This section is from the book "The Fruit Manual: Containing The Descriptions And Synonyms Of The Fruits And Fruit Trees Of Great Britain", by Robert Hogg. Also available from Amazon: The Fruit Manual.
Fruit, rather large and oval, somewhat flattened on the side marked with the suture. Skin, pale green on the shaded side, but covered with dark red on the side next the sun. Flesh, greenish white, with a slight tinge of red next the stone, from which it separates freely. Flowers, small. Glands of the leaves, kidney-shaped.
A well-flavoured fruit; ripe in the end of August and beginning of September.
Mr. Lindley wrote the name of this Due du Telliers; but Rogers says it "was introduced into England by M. Dutilly Gerrardet, a Dutch merchant who settled at Putney, in Surrey. From that gentleman it got into the possession of the senior Mr. Hunt, who first established the nursery there, and who. with Grey of Fulham, were both great assistants to Miller in bringing out his Dictionary."
Fruit, large, two inches and a half wide and the same high; ovate; marked with a faint suture and terminating in a slight point. Skin, quite green, mottled with veins and patches of russet, especially about the base, and with sometimes a faint tinge of crimson. Flesh, greenish yellow, stained with red at the stone, from which it separates freely, very juicy, and with a rich, brisk flavour like that of Stanwick. Flowers, small. Glands, kidney-shaped.
Ripe in the middle of September.
It was raised by Mr. Rivers, of Sawbridgeworth.
Fruit, large, two inches and a half wide and two inches and a quarter high; roundish ovate. Skin, deep orange. Flesh, bright orange, very juicy, with the rich flavour of Stanwick, separating freely from the stone. Flowers, large and brilliant. Glands, kidney-shaped.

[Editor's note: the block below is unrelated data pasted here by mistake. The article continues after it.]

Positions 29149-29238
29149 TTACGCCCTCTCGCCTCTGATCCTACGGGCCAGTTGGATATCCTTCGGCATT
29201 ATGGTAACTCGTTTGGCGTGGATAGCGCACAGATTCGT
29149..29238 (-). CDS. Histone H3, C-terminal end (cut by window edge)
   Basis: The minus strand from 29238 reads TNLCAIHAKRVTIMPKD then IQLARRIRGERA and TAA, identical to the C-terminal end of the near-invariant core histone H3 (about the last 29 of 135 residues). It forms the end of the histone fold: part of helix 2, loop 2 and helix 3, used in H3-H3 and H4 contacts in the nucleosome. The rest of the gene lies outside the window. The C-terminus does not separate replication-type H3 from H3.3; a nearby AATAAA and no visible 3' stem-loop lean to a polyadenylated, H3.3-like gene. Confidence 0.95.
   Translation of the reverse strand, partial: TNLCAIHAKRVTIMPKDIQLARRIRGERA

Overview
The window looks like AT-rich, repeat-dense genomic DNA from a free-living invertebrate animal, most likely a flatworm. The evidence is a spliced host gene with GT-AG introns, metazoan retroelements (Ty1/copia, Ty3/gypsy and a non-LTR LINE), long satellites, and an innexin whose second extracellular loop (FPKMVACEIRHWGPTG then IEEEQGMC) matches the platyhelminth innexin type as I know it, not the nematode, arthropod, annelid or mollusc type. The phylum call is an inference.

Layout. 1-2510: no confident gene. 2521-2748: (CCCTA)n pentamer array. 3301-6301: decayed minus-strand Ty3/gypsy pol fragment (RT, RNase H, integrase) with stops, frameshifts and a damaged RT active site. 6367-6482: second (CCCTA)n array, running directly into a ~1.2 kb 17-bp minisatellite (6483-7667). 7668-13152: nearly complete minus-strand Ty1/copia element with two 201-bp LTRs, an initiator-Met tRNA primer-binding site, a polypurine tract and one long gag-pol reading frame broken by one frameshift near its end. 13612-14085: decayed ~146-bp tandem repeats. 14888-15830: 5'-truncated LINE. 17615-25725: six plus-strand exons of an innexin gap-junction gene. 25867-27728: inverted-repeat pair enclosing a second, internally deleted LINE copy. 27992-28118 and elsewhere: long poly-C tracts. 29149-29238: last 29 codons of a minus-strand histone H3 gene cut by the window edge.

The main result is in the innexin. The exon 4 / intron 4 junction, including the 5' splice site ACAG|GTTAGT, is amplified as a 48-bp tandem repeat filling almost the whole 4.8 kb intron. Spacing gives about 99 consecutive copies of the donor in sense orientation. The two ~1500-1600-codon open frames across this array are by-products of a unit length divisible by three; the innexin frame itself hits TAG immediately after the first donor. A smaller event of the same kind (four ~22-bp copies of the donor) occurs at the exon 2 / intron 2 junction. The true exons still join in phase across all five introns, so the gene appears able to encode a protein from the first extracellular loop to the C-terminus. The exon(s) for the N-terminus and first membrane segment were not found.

A very fine nectarine, raised by Mr. Rivers by crossing Rivers's Orange with Stanwick.
Fruit, large, roundish ovate, enlarged on one side of the suture; apex ending in a swollen point. Skin, pale green in the shade, but bright red marbled with deeper red next the sun, covered with a thin bloom. Flesh, greenish white, very red next the stone, to which it adheres; rich, sugary, vinous, and very excellent. Flowers, large. Glands, none.
Early Violet. See Violette Hâtive.
Fruit, medium sized, roundish oval. Skin, pale greenish in the shade, deep red in the sun, interspersed with dark brownish russet specks. Flesh, pale towards the stone, melting, juicy, and richly flavoured. Stone, oval and rough. Flowers, small. Glands, kidney-shaped.
This is one of the best nectarines. It ripens in the end of August and beginning of September. The tree is an excellent bearer, and forces well.
The name Elruge is derived from an anagram of Gurle or Gourle, who was a nurseryman at Hoxton, or Hogsden, as it was then called, near London. Mr. Lindley says he was a nurseryman at Hoddesden, in Hertfordshire, but that is a mistake. It is he of whom Leonard Meager speaks when, writing in 1670, he says, " Here follows a catalogue of divers sorts of fruit which I had of my very loving friend Captain Garrle, dwelling at the great nursery between Spittlefields and Whitechappel, a very eminent and ingenious nurseryman, who can furnish any that desireth with any of the sorts hereafter mentioned; as also with divers other rare and choice plants." Switzer says : "The Elrouge Nectarine is also a native of our own, the name being the reverse of Gourle, a famous nurseryman at Hogsden in Charles the Second's time, by whom it was raised."
Emmerton's White. See White.